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The glomeruli filter approximately 150 liters of ultrafiltrate daily that are delivered to the renal tubules. The renal tubules reabsorb organic solutes, salt, and water to maintain a constant extracellular fluid volume and composition. In addition, organic anions and cations, which are protein bound and not filtered by the glomerulus, are secreted by the proximal tubule. The final urine contains about one hundredth of the volume and sodium as that in the original glomerular filtrate, but contains all waste products. There are 12 nephron segments that have different transport properties to perform this task. Disorders of tubular function can be due to inherited defects in transporters or mutations in factors that regulate transport, or result from inherited or acquired disorders that cause tubular injury. Renal transport disorders can be mild with little to no clinical consequences, or life threatening, depending on the transporters and nephron segments affected.

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Fanconi syndrome is a generalized proximal tubule transport disorder.1 The proximal tubule is responsible for the reabsorption of all filtered glucose and amino acids, and 80% of the filtered bicarbonate and phosphate. Patients with Fanconi syndrome have hypophosphatemia, hypokalemia, and hyperchloremic metabolic acidosis.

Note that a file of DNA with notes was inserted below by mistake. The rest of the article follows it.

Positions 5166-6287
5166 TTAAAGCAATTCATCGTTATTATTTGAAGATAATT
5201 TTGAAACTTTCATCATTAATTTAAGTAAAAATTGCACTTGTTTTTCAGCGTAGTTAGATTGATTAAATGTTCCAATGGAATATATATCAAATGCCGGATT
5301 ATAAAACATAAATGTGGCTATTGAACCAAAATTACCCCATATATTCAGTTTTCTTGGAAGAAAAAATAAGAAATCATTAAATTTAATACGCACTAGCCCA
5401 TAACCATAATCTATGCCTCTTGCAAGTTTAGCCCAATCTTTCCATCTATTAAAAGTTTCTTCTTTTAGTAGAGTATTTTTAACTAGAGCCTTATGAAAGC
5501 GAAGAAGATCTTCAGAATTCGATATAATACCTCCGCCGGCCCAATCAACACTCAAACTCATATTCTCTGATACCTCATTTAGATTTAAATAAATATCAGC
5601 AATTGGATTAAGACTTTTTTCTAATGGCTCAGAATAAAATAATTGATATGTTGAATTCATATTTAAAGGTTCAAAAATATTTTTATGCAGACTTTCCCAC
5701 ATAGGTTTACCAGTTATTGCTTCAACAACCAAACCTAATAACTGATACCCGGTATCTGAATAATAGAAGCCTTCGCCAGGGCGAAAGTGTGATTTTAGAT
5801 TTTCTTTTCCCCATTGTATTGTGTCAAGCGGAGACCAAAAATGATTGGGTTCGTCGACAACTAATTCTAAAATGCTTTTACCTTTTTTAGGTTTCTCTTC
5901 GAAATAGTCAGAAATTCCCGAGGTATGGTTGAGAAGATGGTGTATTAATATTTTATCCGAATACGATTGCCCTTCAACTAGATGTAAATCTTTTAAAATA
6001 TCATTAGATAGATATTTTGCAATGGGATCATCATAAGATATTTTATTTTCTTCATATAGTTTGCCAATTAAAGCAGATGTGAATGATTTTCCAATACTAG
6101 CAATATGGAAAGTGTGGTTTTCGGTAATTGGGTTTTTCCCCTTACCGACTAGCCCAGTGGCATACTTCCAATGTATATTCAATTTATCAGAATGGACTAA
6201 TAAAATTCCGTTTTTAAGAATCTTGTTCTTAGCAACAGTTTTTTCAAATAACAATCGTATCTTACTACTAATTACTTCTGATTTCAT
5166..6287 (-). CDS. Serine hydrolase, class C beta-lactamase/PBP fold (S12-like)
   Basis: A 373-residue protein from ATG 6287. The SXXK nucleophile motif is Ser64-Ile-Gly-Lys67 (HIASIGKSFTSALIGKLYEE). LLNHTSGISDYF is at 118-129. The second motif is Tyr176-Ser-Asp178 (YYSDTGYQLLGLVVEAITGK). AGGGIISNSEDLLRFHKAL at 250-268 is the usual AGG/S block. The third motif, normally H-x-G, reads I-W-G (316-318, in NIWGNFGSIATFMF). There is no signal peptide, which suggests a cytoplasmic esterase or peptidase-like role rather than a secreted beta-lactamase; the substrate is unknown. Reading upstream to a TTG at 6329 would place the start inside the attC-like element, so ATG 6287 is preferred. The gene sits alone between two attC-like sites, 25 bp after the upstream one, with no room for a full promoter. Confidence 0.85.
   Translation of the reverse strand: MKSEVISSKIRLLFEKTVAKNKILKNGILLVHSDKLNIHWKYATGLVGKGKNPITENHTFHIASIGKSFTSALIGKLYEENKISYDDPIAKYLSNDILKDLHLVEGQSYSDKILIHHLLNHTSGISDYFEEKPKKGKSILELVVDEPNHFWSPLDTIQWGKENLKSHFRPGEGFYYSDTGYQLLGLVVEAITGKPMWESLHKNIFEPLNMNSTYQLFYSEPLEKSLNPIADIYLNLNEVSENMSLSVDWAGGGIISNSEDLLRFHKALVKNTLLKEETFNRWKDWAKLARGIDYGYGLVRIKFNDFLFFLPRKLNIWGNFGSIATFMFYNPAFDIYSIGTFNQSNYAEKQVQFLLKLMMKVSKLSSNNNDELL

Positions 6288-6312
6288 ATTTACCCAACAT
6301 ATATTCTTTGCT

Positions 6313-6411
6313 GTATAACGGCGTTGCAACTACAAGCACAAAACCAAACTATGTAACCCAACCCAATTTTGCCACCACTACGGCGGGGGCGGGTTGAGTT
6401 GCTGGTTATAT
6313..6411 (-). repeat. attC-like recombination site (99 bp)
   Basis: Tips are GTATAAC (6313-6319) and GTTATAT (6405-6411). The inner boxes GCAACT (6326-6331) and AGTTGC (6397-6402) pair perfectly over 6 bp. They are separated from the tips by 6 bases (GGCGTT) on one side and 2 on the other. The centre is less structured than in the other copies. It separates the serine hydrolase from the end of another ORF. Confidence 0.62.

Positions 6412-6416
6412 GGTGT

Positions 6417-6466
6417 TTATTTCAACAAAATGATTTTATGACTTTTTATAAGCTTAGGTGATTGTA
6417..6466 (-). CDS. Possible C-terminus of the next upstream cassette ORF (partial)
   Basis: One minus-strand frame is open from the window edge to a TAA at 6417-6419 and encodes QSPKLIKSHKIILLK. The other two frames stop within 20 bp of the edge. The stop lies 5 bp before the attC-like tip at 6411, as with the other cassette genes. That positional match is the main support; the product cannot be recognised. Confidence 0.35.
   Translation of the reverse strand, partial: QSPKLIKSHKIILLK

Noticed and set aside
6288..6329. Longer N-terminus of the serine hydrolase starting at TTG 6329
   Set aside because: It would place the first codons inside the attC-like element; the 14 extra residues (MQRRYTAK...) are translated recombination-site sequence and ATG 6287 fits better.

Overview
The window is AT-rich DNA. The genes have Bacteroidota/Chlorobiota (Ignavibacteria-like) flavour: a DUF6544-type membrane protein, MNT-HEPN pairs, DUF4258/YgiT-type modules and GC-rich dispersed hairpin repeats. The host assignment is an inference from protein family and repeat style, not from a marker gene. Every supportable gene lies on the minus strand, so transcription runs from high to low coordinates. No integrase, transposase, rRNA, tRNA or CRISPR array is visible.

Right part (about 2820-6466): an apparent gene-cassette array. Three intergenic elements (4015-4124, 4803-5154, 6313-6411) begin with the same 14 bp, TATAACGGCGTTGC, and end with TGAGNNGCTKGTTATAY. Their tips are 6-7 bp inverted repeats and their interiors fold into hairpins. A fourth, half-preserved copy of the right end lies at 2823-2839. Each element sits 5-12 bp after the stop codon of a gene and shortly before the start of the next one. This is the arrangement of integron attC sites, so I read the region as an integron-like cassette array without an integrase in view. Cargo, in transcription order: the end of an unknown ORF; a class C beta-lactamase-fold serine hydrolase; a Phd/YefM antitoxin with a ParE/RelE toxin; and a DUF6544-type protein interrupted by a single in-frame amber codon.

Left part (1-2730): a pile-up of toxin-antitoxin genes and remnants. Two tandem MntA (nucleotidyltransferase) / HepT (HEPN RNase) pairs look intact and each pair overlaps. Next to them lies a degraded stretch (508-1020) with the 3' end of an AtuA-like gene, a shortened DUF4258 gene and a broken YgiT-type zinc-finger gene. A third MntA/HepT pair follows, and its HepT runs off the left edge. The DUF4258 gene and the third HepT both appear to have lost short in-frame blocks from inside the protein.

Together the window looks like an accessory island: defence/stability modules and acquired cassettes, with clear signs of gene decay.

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Pathophysiology

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The luminal fluid entering the proximal tubule is an ultrafiltrate of plasma. Most solutes are transported across the apical membrane in conjunction with sodium. The driving force for solute transport is the low intracellular sodium generated by the basolateral Na+-K+-ATPase. A generalized decrease in proximal tubular transport could result from a primary injury to the Na+-K+-ATPase pump or a decrease in intracellular adenosine triphosphate (ATP) that fuels the pump. Theoretically, an increase in the permeability of the proximal tubule paracellular pathway could result in Fanconi syndrome, but this theory has been discounted. Although the cellular basis for most causes of Fanconi syndrome has not been determined, most studies have demonstrated that the proximal tubule transport defect in Fanconi syndrome is the result of a decrease in intracellular ATP.

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Differential Diagnosis

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The causes for Fanconi syndrome are listed in Table 474-1. Diagnosis of Fanconi syndrome is usually made due to the presence of symptoms, including failure to thrive, severe rickets, and sometimes bouts of polydipsia, polyuria, and dehydration. Laboratory findings include hypophosphatemia, hypokalemia, and acidosis.2 Evaluation of the urine reveals glucosuria, generalized aminoaciduria, and hyperphosphaturia, despite the hypophosphatemia, a stimulus that increases proximal tubule phosphate absorption.

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Table 474-1. Causes of Fanconi Syndrome

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